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Posts Tagged ‘willow roots’

Head in Hand, Aug. 2014

Each trip I take to the Falls of the Ohio results in lots of other images recorded on site.  Although I may think all of my photographs are interesting in some way, for brevity’s sake…they can’t all make it into a post.  If a storyline develops while I’m at the river, I will try to prioritize that and hope that at some other time in the future some of these other photographs will fit in somewhere?  This post is an attempt to include some of the other pictures that were taken during my last excursion to the river.  Although that visit resulted in my last published post about this tiny artist persona with a penchant for creating micro installations with plastic cup lids and straws…there were a few other sights at the river that caught my eye on this day.

Wild Potato Vine bloom, Falls of the Ohio, Aug. 2014

The Wild Potato Vine is a common flowering summer plant at the Falls.  The flowers are large and its leaves are heart-shaped and grow on very long vines.  This plant is named for the large tuber it produces.  I’ve noticed that out here, these large blooms attract large bumble bees.  This is a genuine and indigenous wild flower which contrasts with my next discovery.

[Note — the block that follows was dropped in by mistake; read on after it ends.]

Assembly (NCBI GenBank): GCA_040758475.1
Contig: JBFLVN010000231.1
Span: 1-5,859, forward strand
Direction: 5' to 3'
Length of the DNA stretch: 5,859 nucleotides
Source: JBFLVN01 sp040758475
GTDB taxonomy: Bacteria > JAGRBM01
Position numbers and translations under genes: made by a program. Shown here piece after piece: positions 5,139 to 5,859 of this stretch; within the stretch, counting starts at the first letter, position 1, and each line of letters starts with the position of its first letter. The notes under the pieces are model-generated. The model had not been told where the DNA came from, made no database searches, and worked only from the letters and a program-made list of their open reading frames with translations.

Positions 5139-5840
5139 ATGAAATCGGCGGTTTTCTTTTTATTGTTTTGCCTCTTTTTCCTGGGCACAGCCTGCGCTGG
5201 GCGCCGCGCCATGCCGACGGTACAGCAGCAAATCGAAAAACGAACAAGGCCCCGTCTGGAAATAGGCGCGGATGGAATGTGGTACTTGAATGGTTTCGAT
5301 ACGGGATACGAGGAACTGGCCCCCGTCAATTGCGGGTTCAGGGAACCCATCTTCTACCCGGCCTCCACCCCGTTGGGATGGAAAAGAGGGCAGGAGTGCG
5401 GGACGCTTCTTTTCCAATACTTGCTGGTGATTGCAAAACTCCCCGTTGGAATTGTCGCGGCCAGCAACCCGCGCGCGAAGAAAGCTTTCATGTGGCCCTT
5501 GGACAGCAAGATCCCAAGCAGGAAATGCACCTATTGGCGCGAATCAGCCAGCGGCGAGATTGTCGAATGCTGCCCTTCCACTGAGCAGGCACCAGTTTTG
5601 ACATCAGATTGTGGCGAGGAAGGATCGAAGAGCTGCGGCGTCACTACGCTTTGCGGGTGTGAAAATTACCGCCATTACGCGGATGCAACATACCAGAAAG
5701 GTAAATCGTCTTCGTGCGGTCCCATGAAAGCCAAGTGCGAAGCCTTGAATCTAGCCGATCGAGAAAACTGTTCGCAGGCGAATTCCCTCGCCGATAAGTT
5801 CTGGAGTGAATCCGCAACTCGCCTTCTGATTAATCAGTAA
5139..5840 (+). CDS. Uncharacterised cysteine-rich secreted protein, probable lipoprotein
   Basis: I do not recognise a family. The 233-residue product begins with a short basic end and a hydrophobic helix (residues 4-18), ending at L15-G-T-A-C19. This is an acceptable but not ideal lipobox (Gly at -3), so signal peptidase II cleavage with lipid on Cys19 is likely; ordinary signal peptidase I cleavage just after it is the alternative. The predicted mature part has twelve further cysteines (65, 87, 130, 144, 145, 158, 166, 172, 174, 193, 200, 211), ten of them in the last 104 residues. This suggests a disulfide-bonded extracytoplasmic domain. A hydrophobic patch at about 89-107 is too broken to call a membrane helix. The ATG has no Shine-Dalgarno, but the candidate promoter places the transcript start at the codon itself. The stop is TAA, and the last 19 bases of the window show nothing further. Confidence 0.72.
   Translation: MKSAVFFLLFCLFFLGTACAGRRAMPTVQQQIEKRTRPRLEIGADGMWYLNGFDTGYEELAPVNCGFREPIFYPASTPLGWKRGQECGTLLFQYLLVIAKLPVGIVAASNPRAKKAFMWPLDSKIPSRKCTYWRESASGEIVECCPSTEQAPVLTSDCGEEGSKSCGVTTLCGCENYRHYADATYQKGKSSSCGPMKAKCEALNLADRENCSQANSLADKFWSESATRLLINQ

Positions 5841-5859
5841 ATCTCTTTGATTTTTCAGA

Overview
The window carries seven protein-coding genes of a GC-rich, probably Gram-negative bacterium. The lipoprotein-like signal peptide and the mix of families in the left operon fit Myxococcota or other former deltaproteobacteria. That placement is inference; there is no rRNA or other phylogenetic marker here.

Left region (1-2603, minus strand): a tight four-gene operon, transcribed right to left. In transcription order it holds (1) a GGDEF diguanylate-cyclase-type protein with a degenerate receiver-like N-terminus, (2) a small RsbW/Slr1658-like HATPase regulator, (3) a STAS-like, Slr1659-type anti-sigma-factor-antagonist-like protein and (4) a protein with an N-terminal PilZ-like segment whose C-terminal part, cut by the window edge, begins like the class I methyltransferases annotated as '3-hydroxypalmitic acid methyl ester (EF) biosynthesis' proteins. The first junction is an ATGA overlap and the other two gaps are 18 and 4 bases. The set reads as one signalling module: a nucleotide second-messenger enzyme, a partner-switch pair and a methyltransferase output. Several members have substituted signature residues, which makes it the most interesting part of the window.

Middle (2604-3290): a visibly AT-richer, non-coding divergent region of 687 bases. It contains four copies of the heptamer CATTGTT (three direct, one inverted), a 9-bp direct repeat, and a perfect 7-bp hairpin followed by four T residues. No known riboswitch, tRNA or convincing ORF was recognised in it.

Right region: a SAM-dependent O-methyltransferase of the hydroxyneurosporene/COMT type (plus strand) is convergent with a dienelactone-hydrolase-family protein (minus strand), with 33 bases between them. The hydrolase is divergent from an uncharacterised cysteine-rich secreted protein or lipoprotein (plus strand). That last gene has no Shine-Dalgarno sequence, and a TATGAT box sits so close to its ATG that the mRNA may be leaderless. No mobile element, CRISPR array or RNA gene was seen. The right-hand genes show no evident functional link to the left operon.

Yellow-flowering Mud Nymphea, Falls of the Ohio, Aug. 2014

In a pool of stagnant water I came across this other interesting bloom.  Don’t bother looking it up in a field guide to flowers because you won’ find it.  I discovered it and so I take credit for naming it.  I call this the “Yellow-flowering Mud Nymphea” and it “mimics” members of the lotus family.  This plant has a single leaf that floats on the surface of still water or upon particularly juicy mud.  Rising from that leaf is a large blossom (about the size of a child’s hand) that is a dingy yellow color and the petals have a cloth-like texture.  Most fascinating of all…there are fake droplets of water that “bead up” on the individual petals.  Imagine if you took hot glue and applied small drops to the petals…well, it would look a lot like what is happening on this plant.  Knowing how this plant functions out here will require additional study.  The Falls of the Ohio is a highly disturbed place and oddities are springing up all over.  This just happens to be the latest mutant plant to add to a growing list.

Grass growing from small hole in a plastic, toy wheel, Falls of the Ohio, Aug. 2014

Another topic I have explored in a past post see “Life in a Bucket” are real plants that grow in less than promising circumstances.  Like many people, I have marveled at how plants can grow in narrow cracks in the sidewalks. The next trio of images are related to that phenomena.  On my last adventure, I found three examples to share with you that demonstrate how opportunistic life can be.  The image above shows a couple of sprigs of grass that are growing out of a small hole in a plastic, toy wheel.  The wheel was probably originally part of a child’s tricycle.  Over time, the detached hollow wheel filled with dirt and silt and retained enough moisture to allow grass seeds to germinate.  Next is another wheel/plant combination that I see more commonly in the park.

Tire garden, Falls of the Ohio, Aug. 2014